Written by: Tu Kuo-ch’ing, Faye Kleeman, Ch’en Chien-chung, Liu Heng-hsing, Ming Feng-ying, Ch’en Yu-ts’ai, Li Xiangping, Steven L. Riep, Lin Chia-chun, Ch’en Ming-rou, Juan Mei-hui,Ji Briui, Alexander C. Y. huang, Hsü Chün-ya, Tu Chao-mei, Yang Ts’ui, and Evelyn Wu

Price: USD $29 (Domestic), $39 (International)

           

In an editorial in the August 15, 2006 Mainichi shinbun [Daily News], Oga Shôzô called for an initiative to have Non-Governmental Organizations (NGOs) from China, Japan, and Korea collaborate in creating history textbooks. This initiative was modeled on a Franco-German textbook of contemporary history, which was edited by a ten-member committee, evenly divided between French and German scholars, and was published simultaneously in both countries in May 2006. 

From Whose History? Whose Liturature? A Comparative Assessment of Taiwanese/Japanese Colonial Literary History by Faye Kleeman

 

This third volume of the Taiwan Studies Series publishes the results of sixteen of the papers delivered at the third international conference in Taiwan studies at UCSB, with the theme of “Taiwan Literature and History.” Organized in October 2006 by the Center of Taiwan Studies, twenty two scholars and students from Taiwan, China, and the United States convened to explore Taiwan literature as it has developed since 1895 in three epoch-making periods – the Japanese occupation period (1895-1945), the postwar period (1945-1987), and the period after the repeal of martial law (1987 to the present) – and to discuss particular issues involved with the writing of the history of Taiwan literature with different perspectives and interpretations.

Profound and stimulating dialogues between participants ensued over two days, providing an opportunity for a deeper understanding of Taiwan and its history and further enrichening our international perspectives and clarifying our mutual goals in the promotion of Taiwan literature worldwide.

 

Taiwan Studies Series, Volume 4

 

       

 

Written by: Kuo-ch’ing Tu, Dafydd Fell, Fang-long Shih, Ching-ming Ko, Scott Simon, Andrew Morris, Darryl Sterk, Frank Muyard, Jack Jenn-Shann Lin &Bao Chai Chiang, Pei-yin Lin, Motoko Suzuki, Sakina Cutivet, and Yu-ting Hwang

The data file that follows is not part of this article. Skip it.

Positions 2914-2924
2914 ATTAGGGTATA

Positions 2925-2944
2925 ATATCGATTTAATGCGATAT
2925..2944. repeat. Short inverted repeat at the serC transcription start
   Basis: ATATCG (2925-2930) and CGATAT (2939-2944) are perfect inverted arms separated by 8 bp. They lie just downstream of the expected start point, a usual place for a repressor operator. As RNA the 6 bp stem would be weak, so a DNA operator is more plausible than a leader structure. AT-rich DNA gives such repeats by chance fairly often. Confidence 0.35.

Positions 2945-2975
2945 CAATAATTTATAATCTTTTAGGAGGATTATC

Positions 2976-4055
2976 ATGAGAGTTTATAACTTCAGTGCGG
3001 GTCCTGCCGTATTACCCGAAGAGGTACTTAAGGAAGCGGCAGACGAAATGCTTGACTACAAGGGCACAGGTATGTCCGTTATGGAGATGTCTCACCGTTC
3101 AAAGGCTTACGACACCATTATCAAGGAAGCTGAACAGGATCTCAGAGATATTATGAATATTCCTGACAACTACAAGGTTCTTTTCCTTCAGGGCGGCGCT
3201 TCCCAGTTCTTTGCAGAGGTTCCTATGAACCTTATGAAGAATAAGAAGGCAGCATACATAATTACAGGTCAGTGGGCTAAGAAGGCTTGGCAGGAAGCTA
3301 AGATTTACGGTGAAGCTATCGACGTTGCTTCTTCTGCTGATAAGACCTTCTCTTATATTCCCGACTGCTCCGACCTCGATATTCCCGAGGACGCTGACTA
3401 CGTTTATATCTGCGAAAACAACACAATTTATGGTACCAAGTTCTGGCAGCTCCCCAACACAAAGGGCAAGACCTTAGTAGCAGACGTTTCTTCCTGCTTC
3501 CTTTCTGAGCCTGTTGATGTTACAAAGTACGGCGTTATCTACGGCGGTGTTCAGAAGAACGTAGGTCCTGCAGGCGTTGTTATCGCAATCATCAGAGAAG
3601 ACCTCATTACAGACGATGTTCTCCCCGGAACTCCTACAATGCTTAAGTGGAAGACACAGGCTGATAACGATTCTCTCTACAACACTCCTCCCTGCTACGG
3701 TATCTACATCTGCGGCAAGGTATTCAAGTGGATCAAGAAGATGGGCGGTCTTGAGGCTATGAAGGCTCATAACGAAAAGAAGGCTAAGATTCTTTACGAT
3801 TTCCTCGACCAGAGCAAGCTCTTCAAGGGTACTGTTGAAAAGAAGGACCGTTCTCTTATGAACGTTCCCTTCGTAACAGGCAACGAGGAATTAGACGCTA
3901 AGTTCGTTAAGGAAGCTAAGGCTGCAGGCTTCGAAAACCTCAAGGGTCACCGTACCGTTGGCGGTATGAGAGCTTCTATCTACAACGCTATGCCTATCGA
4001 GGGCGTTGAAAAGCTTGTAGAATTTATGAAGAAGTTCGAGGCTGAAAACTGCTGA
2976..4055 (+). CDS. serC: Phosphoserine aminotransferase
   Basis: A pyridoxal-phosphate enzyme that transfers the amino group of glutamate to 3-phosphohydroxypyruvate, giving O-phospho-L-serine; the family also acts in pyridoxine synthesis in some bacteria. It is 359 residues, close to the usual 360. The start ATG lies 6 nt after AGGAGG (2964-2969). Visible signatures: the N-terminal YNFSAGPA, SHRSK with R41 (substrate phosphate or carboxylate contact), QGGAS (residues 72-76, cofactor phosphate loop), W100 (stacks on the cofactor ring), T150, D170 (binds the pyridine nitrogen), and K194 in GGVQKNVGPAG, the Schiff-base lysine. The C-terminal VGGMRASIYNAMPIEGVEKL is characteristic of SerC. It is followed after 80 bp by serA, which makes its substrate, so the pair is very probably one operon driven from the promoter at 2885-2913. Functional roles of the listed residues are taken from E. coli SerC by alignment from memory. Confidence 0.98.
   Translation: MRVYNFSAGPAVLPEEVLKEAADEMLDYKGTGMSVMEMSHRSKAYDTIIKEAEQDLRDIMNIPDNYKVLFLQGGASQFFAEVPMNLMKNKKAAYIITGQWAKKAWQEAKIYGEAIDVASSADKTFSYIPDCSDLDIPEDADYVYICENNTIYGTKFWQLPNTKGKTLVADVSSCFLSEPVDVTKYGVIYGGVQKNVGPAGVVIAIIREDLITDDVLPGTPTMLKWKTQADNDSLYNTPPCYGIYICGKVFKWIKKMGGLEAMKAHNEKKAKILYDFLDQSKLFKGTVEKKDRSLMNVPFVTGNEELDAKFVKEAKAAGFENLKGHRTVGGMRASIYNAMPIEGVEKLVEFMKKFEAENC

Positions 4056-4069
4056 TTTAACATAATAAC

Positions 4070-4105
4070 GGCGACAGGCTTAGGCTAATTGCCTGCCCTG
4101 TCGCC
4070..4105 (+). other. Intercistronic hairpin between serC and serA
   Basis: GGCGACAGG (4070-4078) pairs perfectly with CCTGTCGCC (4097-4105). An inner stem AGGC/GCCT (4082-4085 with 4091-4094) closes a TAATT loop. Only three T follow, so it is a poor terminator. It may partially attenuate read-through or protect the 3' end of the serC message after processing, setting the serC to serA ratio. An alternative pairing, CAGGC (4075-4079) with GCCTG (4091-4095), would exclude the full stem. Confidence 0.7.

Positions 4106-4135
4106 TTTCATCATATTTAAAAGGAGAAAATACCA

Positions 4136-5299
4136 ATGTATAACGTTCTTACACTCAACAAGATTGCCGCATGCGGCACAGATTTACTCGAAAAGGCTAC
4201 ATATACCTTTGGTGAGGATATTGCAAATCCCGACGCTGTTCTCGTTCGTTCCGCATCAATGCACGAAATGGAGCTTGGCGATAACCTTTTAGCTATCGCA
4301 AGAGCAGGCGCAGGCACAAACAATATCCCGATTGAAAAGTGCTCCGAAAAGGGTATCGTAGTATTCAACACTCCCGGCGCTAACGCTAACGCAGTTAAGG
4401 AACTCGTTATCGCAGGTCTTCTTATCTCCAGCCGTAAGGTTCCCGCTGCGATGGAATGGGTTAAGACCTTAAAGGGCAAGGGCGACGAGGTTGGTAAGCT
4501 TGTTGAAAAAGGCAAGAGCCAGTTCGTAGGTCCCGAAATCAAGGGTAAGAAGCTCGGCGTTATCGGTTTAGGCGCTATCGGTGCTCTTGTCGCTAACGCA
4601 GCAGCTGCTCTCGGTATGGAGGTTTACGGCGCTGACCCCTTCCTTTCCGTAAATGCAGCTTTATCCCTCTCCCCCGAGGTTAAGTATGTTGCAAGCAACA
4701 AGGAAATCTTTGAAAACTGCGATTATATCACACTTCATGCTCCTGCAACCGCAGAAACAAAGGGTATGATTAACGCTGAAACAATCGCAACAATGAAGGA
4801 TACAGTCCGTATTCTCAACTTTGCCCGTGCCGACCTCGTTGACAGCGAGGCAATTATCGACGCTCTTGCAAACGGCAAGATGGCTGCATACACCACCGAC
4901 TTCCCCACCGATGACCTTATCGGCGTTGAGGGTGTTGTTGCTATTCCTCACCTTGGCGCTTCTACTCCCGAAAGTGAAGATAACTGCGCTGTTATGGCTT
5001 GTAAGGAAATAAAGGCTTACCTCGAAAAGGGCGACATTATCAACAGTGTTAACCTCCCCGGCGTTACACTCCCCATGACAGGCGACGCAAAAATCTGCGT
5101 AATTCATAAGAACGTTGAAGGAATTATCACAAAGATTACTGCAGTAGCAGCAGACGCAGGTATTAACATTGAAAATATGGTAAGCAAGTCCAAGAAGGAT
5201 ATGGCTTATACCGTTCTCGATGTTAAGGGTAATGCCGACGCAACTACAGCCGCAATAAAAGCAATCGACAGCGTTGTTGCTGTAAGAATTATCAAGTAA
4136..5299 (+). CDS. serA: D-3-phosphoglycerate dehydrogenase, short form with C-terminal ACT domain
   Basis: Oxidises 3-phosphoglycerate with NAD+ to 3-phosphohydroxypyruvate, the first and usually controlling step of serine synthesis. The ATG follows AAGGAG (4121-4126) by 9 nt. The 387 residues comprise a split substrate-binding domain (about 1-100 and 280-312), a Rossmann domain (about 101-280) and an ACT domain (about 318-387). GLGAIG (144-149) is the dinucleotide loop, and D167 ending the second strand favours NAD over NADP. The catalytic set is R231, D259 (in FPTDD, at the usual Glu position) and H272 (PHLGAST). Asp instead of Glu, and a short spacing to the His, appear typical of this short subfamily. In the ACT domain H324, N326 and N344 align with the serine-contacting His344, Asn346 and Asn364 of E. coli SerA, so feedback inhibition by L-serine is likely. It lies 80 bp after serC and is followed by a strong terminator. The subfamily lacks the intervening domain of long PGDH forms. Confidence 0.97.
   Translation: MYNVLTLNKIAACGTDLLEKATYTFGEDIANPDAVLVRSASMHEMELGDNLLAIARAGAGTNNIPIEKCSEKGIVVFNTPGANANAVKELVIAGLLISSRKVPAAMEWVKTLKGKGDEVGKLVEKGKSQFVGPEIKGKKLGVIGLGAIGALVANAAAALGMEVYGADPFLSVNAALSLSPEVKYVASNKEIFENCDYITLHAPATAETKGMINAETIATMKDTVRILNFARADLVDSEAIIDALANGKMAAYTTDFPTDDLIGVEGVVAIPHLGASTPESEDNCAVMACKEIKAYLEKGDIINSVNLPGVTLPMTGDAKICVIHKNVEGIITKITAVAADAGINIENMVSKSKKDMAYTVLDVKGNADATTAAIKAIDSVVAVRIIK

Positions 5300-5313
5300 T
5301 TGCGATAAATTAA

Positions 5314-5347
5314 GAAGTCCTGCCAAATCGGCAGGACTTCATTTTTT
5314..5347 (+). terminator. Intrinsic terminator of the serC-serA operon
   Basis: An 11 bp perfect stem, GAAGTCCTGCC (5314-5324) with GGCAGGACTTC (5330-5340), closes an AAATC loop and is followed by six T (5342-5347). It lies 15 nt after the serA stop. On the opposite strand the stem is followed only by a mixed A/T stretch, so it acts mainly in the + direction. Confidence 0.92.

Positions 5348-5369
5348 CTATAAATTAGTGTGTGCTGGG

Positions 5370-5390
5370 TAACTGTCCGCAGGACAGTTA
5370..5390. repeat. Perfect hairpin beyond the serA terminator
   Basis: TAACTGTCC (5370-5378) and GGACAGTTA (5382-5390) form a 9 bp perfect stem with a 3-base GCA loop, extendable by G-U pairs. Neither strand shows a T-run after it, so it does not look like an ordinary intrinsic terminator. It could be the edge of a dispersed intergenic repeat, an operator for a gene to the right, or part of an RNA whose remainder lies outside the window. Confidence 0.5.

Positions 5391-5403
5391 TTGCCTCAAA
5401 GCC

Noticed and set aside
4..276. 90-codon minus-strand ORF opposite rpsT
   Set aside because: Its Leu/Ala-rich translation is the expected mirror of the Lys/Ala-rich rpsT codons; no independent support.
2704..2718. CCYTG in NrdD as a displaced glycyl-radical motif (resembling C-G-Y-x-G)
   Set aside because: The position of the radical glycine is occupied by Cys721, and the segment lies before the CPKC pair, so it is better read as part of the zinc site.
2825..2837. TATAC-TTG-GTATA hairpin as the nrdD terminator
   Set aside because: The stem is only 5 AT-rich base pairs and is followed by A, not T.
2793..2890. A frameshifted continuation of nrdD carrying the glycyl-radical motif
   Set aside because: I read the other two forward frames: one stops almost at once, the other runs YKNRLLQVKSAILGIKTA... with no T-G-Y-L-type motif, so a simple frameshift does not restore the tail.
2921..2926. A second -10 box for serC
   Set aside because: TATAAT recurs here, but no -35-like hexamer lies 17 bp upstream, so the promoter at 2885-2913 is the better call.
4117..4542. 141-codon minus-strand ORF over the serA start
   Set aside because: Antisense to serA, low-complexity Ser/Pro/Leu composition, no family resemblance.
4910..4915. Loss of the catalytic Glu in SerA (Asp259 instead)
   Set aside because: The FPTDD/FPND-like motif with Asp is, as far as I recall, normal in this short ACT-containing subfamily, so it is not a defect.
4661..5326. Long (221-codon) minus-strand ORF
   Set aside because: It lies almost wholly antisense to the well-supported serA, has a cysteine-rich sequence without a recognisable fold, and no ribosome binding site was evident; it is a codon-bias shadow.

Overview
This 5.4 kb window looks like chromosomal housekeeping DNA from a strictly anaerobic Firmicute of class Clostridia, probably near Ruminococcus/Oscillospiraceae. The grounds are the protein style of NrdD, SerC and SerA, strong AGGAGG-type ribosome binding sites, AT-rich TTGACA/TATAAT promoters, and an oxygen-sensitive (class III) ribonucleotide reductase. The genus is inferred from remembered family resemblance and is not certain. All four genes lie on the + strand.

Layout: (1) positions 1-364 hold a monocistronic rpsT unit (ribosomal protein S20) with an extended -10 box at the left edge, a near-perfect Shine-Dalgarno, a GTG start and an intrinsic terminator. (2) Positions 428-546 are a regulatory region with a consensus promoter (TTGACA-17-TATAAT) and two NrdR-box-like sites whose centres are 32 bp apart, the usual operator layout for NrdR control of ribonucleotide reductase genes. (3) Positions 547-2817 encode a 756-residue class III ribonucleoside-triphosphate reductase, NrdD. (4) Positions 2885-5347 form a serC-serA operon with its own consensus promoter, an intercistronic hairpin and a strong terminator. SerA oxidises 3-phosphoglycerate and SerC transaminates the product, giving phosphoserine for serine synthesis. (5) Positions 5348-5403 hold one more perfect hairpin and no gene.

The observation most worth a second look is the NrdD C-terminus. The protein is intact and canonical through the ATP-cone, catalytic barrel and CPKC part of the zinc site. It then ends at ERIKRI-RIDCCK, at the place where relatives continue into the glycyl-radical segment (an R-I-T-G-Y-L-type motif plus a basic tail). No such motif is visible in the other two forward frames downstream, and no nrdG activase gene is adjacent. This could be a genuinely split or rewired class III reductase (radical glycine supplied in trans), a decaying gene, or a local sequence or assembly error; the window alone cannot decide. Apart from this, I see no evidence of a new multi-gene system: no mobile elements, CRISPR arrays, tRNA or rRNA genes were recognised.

Price: USD $29 (Domestic), $39 (International)

           

As recently as the late 1990s, Taiwan studies remained little more than a marginal subject in European Chinese studies. There were still no university courses focusing on Taiwan, no academic positions whose principal remit wa Taiwan, no regular Taiwan studies international conferences, no Taiwan studies academic associations, and relatively little Taiwan studies research was being published in Europe. Taiwan studies in European institutions lagged well behind their American counterparts. However, over the last eight years there has been a transformation in the state of Taiwan studies in Europe, as it has developed into an expanding and vibrant field of study.

From The Role of School of Oriental and African Studies (SOAS) in                                                          The Development of European Taiwan Studies by Dafydd Fell

 

This fourth volume of the Taiwan Studies Series publishes twelve of the papers delivered at the fourth international conference on Taiwan Studies convened at UCSB in October 2007. Twenty-six scholars and students from Asia, Australia, Europe, and North America exchange views about the current status of Taiwan studies and prospects of learning in this field.

Issues involving the study of Taiwan and its culture, history, and society were discussed within the context of globalization and international perspectives. Through this conference, the Center for Taiwan Studies at UCSB seeks to strengthen academic collaboration between international institutions of Taiwan Studies and academia in Taiwan.